[0080] As described above, the command analysis logic 303, in block 408, passes the 3D graphics command to the X server 162 of the master pipeline 55. The X server 162 then passes, to each of the slave pipelines 56-59, the 3D graphics command, which defines a 3D object to be displayed within the region 255 (FIG. 6). Each slave pipeline 56-59 then renders to its respective frame buffer 66-69 the portion of the 3D object that resides within its respective sub-region 356-359 of responsibility. For example, assume that slave pipeline 56 is responsible for rendering within sub-region 356. In this example, slave pipeline 56 renders, to the frame buffer 66, the portion of the 3D object that is to be displayed within the sub-region 356 and preferably refrains from rendering the other portions of the 3D object. Moreover, after each of the pipelines 56-59 renders the graphical data of the 3D graphics command, the frame buffers 56-59 preferably define the portions of the 3D object residing within sub-regions 356-359, respectively.

[0081] As described above, in processing the 2D graphics command, the command analysis logic 303, in block 415, transmits to the compositor 305 an update indicating that the pixels within the region 255 are to be utilized for rendering objects defined by 3D graphics commands. In response, the compositor control logic 325 ensures that the corresponding bits within the bit mask 336 are asserted.

[0082] In order to provide the display device 83 with the appropriate color values for displaying the next image frame, the compositor control logic 325 begins to evaluate each pixel for the purpose of determining each pixel's color value. For each pixel, the compositor control logic 325 analyzes the pixel's corresponding bit in the bit mask 336, as shown by blocks 451 and 454 of FIG. 12. The compositor control logic 325 then determines whether or not the bit is asserted in block 457. In the present example, the bits corresponding to the pixels of the window 252 and outside of region 255 are deasserted, and the bits corresponding to the pixels within the region 255 are asserted. Thus, when the compositor control logic 325 evaluates a pixel within the window 252 and outside of region 255 (e.g., a pixel defining the border 257 of the window 252), the compositor control logic 325 proceeds to block 462. In this regard, the compositor control logic 325 passes the pixel's color value, as defined by the data within the frame buffer 65, to the display device 83, which colors the pixel based on this color value.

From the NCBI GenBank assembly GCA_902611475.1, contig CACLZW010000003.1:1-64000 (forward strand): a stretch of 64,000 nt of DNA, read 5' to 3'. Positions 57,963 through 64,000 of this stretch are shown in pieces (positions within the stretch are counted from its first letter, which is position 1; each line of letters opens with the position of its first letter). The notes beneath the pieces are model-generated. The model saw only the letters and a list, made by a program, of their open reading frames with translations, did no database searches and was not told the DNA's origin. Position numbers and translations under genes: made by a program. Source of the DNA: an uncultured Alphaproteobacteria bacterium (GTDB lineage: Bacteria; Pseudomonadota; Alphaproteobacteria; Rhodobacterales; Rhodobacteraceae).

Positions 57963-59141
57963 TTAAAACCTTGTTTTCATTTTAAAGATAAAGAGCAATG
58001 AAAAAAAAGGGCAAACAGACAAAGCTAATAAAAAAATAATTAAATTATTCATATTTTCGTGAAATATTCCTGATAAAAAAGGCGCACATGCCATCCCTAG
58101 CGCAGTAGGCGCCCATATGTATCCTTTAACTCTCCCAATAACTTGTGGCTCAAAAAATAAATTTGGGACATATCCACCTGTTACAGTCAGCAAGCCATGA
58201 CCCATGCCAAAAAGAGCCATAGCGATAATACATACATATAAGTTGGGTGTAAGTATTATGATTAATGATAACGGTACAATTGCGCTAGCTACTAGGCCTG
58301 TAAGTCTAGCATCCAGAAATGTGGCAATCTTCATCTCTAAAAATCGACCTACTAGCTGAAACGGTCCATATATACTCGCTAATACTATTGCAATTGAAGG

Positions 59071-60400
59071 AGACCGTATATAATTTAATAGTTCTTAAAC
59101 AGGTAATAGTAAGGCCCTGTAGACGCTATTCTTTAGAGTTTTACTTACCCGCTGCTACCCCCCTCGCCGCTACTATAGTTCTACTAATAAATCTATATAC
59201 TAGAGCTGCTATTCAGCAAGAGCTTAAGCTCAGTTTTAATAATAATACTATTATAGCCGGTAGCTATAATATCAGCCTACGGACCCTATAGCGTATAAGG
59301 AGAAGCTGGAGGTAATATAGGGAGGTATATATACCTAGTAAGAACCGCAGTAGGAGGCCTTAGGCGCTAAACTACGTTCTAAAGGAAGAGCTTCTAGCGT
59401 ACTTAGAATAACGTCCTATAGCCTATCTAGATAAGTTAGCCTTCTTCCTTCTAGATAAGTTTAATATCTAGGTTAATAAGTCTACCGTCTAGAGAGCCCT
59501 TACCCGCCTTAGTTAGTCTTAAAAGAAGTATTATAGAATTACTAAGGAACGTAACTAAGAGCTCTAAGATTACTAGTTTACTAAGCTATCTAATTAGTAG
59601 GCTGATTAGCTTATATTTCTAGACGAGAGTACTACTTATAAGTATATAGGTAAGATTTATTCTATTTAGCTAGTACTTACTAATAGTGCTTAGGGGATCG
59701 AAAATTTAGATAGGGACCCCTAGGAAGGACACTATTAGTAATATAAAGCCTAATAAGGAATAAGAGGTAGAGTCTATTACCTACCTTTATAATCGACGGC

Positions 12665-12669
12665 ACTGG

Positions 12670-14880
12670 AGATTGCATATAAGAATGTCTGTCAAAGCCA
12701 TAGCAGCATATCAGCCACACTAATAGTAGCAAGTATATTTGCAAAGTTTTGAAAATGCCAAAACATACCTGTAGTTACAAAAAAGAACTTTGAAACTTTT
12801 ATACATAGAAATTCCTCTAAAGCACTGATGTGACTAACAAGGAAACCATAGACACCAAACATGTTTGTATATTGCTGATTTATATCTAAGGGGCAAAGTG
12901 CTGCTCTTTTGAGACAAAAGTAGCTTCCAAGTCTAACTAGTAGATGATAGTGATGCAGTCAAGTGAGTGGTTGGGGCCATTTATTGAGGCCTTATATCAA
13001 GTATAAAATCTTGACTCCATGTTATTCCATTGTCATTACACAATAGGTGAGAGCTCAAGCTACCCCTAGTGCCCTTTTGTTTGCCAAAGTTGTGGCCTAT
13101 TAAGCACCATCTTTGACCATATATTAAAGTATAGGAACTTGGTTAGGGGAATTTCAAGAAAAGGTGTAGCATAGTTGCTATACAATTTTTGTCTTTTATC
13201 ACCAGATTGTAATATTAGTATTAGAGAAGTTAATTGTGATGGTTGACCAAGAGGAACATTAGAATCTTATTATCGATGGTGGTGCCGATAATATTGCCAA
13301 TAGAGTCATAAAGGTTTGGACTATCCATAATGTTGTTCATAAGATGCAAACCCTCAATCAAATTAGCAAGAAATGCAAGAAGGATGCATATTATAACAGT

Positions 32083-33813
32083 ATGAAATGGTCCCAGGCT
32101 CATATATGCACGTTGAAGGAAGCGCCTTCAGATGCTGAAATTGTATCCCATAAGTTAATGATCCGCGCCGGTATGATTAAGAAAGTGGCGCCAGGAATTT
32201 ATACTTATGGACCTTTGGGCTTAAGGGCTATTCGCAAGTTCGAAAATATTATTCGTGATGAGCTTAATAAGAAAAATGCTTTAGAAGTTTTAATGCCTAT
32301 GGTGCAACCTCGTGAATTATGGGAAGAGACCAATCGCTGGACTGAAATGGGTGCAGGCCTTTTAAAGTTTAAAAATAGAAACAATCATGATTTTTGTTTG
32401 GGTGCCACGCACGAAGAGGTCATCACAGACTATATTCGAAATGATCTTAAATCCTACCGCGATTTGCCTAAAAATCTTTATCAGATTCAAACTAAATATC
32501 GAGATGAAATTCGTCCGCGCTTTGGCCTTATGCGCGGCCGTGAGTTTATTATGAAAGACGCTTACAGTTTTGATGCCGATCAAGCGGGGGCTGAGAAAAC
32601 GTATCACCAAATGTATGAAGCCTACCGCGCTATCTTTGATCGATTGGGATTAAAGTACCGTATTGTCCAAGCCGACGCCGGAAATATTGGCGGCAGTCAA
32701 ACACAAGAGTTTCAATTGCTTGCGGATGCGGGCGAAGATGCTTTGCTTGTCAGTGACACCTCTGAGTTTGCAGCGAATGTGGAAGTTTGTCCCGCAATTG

[0083] However, when the compositor control logic 325 evaluates a pixel within the region 255, the compositor control logic 325 proceeds to block 466 and selects one of the frame buffers 66-69. In this regard, the compositor control logic 325 selects the frame buffer 66-69 associated with the slave pipeline 56-69 that is responsible for rendering to the sub-region 356-359 where the pixel is located. For example, assume that pipeline 56 is responsible for rendering to the sub-region 356 and that the pixel being evaluated is located within the sub-region 356. In such a situation, the compositor control logic 325, in block 466, selects the frame buffer 66. Then, in block 469, the compositor control logic 325 passes the pixel's color value, as defined by the data within the selected frame buffer 66, to the display device 83, which colors the pixel based on this color value. As shown by block 473, once all of the pixels have been evaluated, the process of providing the display device 83 with color values for the current image frame is complete.

[0084] By performing the techniques described above, the window 252 is displayed via the display device 83. The portions of the window 252 outside of the region 255 are defined by data from the frame buffer 65, and the portions of the window 252 inside of the region 255 are defined by color values from one of the frame buffers 66-69. Note that, for other modes of operation, the processes shown by FIGS. 11 and 12 can remain the same except that blocks 466 and/or 469 may be altered in order to achieve the desired functionality of the selected mode of operation.

Referenced by
Citing PatentFiling datePublication dateApplicantTitle
US7598958 *Nov 17, 2004Oct 6, 2009Nvidia CorporationMulti-chip graphics processing unit apparatus, system, and method
US7633505Nov 17, 2004Dec 15, 2009Nvidia CorporationApparatus, system, and method for joint processing in graphics processing units
US8264494Jun 18, 2008Sep 11, 2012Pano Logic, Inc.Remote graphics rendering across a network
US8436851 *Feb 4, 2005May 7, 2013Hewlett-Packard Development Company, L.P.Systems and methods for rendering three-dimensional graphics in a multi-node rendering system
US20060055701 *Aug 11, 2005Mar 16, 2006Ati Technologies Inc.Display screen subsection rendering apparatus and method
US20130169650 *Sep 14, 2012Jul 4, 2013Alexander ChalfinSystem, Method, and Computer Program Product for Applying Different Transport Mechanisms for User Interface and Image Portions of a Remotely Rendered Image
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Classifications
U.S. Classification345/506, 345/536, 345/505
International ClassificationG06T1/20
Cooperative ClassificationG06T1/20
European ClassificationG06T1/20